Monday, November 24, 2014

Boeing announces the start of final assembly of 1st Charleston built 787-9

First Charleston Built 787-9 for United Airlines.  Boeing Photo
Boeing announced the start of final assembly on the first 787-9 to be built at their North Charleston facility and which will ultimately be delivered to United Airlines in about 3 months time.  The aircraft, ZB170 (LN270, N35953) was loaded into position 1A on November 23rd according to my sources.

Boeing is aggressively expanding its footprint in the North Charleston area and plans to build all three version of the 787 at the plant.

Here is Boeing's press release on the start of final assembly of ZB170.

Boeing South Carolina Begins Final Assembly of its First 787-9 Dreamliner

North Charleston site joins Everett, Wash., team in building newest 787


NORTH CHARLESTON, S.C., Nov. 24, 2014 /PRNewswire/ -- Boeing (NYSE: BA) has started final assembly of the 787-9 Dreamliner at its South Carolina facility. The team began joining large fuselage sections of the newest 787 Nov. 22 on schedule, a proud milestone for the South Carolina team and another sign of stability for the program.  
The North Charleston, S.C., site joins Boeing's Everett, Wash., final assembly, which began 787-9 production in May 2013. United Airlines will take delivery of the first South Carolina-built 787-9. 
"Our team is well prepared and eager to assemble the 787-9 Dreamliner," said Jack Jones, vice president and general manager of Boeing South Carolina. "Achieving this significant milestone in our final assembly operations demonstrates that we're performing well here at Boeing South Carolina. We're looking forward to delivering our first South Carolina-built 787-9 to United Airlines, and delivering 787-9s as well as 787-8s to all our customers." 
The 787-9 complements and extends the 787 family, offering airlines the ability to grow routes opened with the 787-8. With the fuselage stretched by 20 feet (6 meters), the 787-9 can fly up to 40 more passengers an additional 450 nautical miles (830 kilometers) with the same exceptional environmental performance – 20 percent less fuel use and 20 percent fewer emissions than the airplanes it replaces. The 787-9 leverages the visionary design of the 787-8, offering passenger-pleasing features such as large, dimmable windows, large stow bins, modern LED lighting, higher humidity, a lower cabin altitude, cleaner air and a smoother ride.

18 comments:

ce said...

The photo shows the aircraft at position 1A?

I would expect at the 1st position a couple of disjoint sections lying around. It looks almost completed. And you said they only started it yesterday?

larmeyers said...

Maybe this is as simple as the need to avoid painting over all of the little holes in the Hybrid Laminar Flow Control system, but does anyone have any specifics as to why each -9 has a pre-painted vertical stabilizer prior to final assembly? Is the HLFC a possible upgrade to the -8 down the line?

Vab Andleigh said...


@larmeyers

The vertical stabilizer is prepainted because the weight of the paint affects the balance of the aircraft, and they need this properly calibrated as they build the aircraft.

I think you can find some forum discussions on this if you google "prepainted vertical stabilizer 787"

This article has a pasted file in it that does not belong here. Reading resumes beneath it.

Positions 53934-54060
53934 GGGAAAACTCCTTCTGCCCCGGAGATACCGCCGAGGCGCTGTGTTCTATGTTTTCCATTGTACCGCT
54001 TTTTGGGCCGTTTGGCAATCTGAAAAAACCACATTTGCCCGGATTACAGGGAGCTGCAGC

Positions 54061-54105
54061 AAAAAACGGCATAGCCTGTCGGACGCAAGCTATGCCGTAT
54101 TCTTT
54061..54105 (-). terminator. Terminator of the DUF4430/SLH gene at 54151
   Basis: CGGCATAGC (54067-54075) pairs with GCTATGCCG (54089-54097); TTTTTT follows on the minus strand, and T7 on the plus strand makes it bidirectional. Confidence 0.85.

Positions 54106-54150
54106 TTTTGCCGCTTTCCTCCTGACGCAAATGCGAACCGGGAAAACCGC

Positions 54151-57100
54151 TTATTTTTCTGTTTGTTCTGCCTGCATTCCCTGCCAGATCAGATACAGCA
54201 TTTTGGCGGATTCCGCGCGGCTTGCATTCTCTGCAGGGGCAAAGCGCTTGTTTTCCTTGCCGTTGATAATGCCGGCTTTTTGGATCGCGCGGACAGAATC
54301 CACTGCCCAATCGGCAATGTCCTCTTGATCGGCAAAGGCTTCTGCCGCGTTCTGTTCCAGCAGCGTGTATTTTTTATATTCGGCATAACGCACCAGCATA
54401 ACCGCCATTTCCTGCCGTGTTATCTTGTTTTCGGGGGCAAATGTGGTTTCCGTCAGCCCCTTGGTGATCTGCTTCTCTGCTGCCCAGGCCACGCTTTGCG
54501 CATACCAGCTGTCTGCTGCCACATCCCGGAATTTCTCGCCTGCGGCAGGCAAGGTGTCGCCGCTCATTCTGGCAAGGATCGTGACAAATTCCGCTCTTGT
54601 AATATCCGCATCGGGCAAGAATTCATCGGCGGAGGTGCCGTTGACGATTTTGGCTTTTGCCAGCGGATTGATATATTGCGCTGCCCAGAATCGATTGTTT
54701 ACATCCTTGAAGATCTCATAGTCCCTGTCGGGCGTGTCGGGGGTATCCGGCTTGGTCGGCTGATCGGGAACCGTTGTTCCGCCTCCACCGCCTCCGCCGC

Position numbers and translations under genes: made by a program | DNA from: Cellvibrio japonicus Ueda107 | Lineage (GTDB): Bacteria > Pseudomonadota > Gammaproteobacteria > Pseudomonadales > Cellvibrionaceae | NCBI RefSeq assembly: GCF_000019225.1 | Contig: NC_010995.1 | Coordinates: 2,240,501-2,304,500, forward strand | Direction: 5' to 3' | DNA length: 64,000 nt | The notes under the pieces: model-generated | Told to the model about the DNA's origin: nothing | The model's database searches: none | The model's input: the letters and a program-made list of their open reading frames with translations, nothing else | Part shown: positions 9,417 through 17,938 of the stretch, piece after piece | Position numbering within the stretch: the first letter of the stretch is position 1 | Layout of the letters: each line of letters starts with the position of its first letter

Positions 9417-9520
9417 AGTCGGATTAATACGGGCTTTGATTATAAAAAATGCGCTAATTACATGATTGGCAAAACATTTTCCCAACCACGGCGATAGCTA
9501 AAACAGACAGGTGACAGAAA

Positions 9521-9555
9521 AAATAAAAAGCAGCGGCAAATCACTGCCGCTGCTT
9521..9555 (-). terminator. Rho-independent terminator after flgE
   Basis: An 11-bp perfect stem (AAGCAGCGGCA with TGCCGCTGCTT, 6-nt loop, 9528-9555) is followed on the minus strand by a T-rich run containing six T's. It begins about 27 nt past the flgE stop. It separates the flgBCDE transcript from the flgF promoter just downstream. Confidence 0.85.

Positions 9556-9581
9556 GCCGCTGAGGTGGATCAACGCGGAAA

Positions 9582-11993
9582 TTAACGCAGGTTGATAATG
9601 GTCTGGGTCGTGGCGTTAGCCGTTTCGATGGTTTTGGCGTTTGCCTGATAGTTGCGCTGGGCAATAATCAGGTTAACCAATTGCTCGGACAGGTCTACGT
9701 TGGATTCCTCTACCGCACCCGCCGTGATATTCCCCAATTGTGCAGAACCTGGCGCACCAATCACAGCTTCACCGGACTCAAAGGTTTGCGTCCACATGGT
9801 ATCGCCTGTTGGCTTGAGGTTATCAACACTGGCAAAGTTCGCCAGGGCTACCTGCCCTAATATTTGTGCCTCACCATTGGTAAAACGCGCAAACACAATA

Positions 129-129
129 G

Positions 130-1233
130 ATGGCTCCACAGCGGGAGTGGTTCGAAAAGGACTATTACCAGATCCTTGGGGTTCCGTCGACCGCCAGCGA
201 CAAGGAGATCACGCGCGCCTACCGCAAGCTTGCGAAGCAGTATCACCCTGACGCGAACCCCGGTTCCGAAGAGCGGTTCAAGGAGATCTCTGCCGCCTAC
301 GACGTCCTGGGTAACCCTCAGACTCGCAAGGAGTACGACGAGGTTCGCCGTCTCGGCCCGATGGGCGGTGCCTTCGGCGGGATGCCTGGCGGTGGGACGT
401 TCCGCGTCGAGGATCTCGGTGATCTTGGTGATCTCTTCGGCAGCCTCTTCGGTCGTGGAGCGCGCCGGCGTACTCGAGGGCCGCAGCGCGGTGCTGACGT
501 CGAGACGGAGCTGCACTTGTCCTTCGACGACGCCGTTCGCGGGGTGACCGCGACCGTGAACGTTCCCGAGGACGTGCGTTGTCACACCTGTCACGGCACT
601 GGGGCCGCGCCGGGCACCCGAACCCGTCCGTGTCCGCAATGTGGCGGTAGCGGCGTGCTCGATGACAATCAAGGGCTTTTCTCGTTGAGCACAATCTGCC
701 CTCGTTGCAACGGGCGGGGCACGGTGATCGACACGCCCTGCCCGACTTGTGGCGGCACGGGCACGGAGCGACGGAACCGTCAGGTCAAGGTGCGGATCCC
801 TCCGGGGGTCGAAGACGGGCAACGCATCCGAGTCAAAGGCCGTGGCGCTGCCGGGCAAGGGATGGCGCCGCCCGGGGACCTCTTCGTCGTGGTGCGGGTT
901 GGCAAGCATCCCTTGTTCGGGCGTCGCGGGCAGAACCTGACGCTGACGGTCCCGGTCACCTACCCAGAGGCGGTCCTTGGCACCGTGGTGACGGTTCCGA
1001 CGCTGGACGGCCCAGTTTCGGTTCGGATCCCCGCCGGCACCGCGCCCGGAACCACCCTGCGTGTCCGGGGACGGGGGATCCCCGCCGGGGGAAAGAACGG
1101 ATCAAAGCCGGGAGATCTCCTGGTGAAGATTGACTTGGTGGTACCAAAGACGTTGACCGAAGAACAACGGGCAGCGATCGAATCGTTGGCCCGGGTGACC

Fedupjohn said...

My Response is "WOW" and I'm and EE!

BoredEngr1013 said...

The rudder is pre-painted due to weight/balance, the vertical fin in the -9 is pre-painted because the paint thickness requirements are much tighter due to the HLFC.

larmeyers said...

Vab Andleigh, thanks! that's really interesting.

TravelingMan said...

Airbus is getting new orders for their A320neo pretty much all the time. Boeing would be wise to hurry up the production schedule of the 737max or they'll fall farther behind than they already are in the single aisle market. Airbus is killing them right now.

David Jay said...

Let's see:

In the last 3 months (Sept-Nov) Boeing has received 330 commitments (200 firm, 130 options) for 737MAX.

Total 737MAX backlog exceeds 2300 aircraft.

Yep, they're dyin' ...

ce said...

The right perspective on 737MAX vs 320neo:

The MAX is roughly behind 1k orders, which are two years' worth of production at the current rates. But the MAX's delivery will start about two years after the neo, which explains away the difference in orders.

Bonus video - Polish LOT Airlines celebrates their 500,000th Dreamliner customer - worth watching like a Hollywood musical:

https://www.youtube.com/watch?v=xRti7YgR2u8

Piotrek_ said...

Ln11 is in stall 106:
https://www.flickr.com/photos/woodysaeroimages/15307404554/

1coolguy1 said...

November deliveries were 6 - Ooops!

Piotrek_ said...

LN12 is in outside position of the EMC again:
https://www.flickr.com/photos/moonm/15900074226/

ce said...

"November deliveries were 6 - Ooops!"

They'll almost certainly make it up in December.

TravelingMan said...

Interesting article about Boeing vs. Airbus 2014 orders and deliveries.
http://www.reuters.com/article/2014/12/05/us-airbus-boeing-orders-idUSKCN0JJ11U20141205

1coolguy1 said...

The number of test flights prior to delivery have fallen over the past 2 months - does this indicate the software is now mature so there are are fewer anomalies?

ce said...

"Mr Luxon said Air NZ's 787-9s, which fly to Perth and Asian destinations, had performed better than expected."

-- from this article:

http://www.brisbanetimes.com.au/business/aviation/air-new-zealand-bumps-up-fleet-and-looks-at-destinations-in-us-south-america-20141208-122re6.html

Piotrek_ said...

After this production firing order update, I'm nearly sure about LN12 and LN13 customer - LOT Polish Airlines. Due to CEO Mikosz, LOT will take one delivery in late 2015 and one in March 2016.

ce said...

@Piotrek

Are you sure? If you are Mikosz's cousin, care to share with us a bit more details?